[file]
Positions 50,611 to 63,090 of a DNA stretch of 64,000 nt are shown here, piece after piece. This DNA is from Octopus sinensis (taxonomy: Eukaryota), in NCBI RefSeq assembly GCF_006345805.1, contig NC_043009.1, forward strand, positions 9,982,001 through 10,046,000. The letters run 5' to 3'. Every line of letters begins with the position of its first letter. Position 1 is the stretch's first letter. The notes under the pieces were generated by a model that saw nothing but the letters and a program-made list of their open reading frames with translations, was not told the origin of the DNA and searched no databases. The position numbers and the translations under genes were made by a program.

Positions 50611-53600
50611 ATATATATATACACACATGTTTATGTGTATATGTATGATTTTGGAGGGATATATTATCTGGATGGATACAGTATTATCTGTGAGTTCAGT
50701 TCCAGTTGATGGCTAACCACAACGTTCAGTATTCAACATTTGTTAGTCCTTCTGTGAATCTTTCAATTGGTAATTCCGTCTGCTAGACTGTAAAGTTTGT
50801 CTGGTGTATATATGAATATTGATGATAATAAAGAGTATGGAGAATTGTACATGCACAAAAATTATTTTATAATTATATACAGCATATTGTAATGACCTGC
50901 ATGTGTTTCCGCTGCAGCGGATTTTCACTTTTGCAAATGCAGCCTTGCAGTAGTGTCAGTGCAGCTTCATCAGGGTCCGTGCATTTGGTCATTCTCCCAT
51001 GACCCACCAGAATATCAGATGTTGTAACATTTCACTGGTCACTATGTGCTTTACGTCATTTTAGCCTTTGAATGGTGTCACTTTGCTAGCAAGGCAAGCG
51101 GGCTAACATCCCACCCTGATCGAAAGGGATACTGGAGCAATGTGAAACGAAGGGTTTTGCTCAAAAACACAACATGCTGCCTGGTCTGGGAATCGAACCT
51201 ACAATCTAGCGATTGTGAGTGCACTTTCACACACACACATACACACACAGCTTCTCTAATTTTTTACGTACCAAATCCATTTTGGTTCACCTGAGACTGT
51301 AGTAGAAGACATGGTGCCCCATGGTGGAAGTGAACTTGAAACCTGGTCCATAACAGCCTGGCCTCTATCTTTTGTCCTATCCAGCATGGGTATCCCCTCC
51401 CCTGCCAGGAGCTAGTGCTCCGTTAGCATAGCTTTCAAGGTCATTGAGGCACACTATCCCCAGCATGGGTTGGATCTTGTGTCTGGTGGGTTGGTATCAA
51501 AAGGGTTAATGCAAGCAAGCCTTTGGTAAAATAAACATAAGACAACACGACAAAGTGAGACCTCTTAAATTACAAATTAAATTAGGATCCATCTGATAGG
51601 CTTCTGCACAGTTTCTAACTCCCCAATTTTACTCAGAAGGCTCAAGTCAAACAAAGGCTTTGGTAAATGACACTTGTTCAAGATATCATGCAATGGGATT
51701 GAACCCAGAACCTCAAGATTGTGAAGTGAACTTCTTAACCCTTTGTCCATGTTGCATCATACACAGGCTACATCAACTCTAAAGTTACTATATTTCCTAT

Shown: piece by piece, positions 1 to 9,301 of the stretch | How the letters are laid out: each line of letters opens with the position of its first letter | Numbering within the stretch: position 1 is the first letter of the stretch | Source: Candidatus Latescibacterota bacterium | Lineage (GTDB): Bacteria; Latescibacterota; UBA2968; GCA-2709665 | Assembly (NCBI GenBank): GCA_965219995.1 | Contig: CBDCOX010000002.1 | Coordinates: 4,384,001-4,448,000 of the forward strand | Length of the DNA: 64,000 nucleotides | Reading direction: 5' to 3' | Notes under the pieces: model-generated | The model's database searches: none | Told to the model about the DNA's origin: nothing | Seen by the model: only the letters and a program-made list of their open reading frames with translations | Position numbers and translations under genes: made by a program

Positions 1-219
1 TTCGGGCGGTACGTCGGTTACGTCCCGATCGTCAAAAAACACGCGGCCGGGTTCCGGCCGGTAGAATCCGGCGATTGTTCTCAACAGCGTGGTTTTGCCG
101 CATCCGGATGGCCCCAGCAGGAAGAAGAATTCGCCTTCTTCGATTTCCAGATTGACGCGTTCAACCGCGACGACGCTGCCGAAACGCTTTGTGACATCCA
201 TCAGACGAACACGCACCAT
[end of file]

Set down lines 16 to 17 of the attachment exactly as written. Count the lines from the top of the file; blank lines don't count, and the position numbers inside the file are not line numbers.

Positions 1-219
1 TTCGGGCGGTACGTCGGTTACGTCCCGATCGTCAAAAAACACGCGGCCGGGTTCCGGCCGGTAGAATCCGGCGATTGTTCTCAACAGCGTGGTTTTGCCG